There is no shortage of armchair quarterbacks about the state of affairs between the Palestinian Authority and the state of Israel, but one popular pontificator recently crafted a new angle to an age-old problem. Peter Beinart, a journalist and political commentator (i.e.: pontificator) published an opinion piece in the July 8, 2020 New York Times, “I No Longer Believe in a Jewish State.”
He said that he no longer believes in a two-state solution where the Palestinians would have their own sovereign state. Instead, he believes that Israel is a failed state, since it cannot negotiate a final deal with the Palestinians. At the time of Beinart’s article, Prime Minister Benjamin Netanyahu was considering declaring his government’s sovereignty over areas of the West Bank that have been occupied by Israelis since capture in the 1967 Six Day War with Jordan. Israel had also captured east Jerusalem but decided long ago to incorporate that area into Israel, thereby extending Israeli citizenship, law and civil administration into the area. Beinart was of the opinion that the territories won in the Six Day War should be given to the Palestinians in whole for their own state. Now he has changed course and wants Israel to work with the Palestinians to form one new nation.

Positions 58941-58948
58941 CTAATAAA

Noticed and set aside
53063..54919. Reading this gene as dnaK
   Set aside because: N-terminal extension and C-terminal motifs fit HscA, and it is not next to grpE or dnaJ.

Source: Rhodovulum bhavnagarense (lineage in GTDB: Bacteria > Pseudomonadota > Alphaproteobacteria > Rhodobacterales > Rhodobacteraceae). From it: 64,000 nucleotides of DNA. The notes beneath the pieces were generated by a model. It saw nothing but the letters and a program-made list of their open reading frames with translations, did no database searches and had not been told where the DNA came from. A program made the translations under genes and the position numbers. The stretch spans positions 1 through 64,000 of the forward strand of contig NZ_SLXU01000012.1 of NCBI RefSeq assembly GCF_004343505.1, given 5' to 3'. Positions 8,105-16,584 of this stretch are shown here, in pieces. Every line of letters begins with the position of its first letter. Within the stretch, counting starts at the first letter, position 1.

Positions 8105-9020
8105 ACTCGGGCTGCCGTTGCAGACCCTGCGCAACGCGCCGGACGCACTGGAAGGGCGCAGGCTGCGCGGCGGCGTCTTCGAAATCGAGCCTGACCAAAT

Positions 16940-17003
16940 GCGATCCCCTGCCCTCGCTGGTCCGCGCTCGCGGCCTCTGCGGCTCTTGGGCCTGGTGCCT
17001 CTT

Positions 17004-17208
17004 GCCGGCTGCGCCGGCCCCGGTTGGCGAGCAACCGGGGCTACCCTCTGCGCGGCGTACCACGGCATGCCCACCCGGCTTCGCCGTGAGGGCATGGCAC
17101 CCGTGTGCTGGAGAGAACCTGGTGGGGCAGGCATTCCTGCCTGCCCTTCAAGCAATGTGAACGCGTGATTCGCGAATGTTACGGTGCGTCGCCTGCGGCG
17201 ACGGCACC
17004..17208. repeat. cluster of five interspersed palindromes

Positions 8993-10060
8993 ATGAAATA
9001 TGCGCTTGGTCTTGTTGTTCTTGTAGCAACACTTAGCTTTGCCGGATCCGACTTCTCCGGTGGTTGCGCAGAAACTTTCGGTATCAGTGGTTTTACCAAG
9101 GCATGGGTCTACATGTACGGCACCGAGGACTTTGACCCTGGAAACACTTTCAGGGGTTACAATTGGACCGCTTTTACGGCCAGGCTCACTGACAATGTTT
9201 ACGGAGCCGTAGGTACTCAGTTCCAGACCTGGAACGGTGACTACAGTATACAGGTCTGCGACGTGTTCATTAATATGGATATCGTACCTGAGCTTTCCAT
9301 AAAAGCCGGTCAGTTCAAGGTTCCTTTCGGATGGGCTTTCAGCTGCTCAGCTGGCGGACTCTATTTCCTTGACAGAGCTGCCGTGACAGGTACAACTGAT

In my opinion, he has really lost his mind.
I am old enough to have witnessed the atrocities inflicted upon Israel and the Jewish people by Palestinian terrorism. I remember the 1972 Munich Olympics where Palestinian terrorists killed 11 Israeli athletes and coaches.
I remember the 1976 Entebbe hostage crisis where Palestinian terrorists skyjacked an Air France passenger jet with 248 passengers. The plane was taken to Uganda. After a daring rescue by the Israeli IDF, most of the hostages were freed with four killed. All of the terrorists were killed. One Israeli unit commander, Lt. Colonel Yonatan Netanyahu, brother to Prime Minister Benjamin Netanyahu, was also killed during the operation.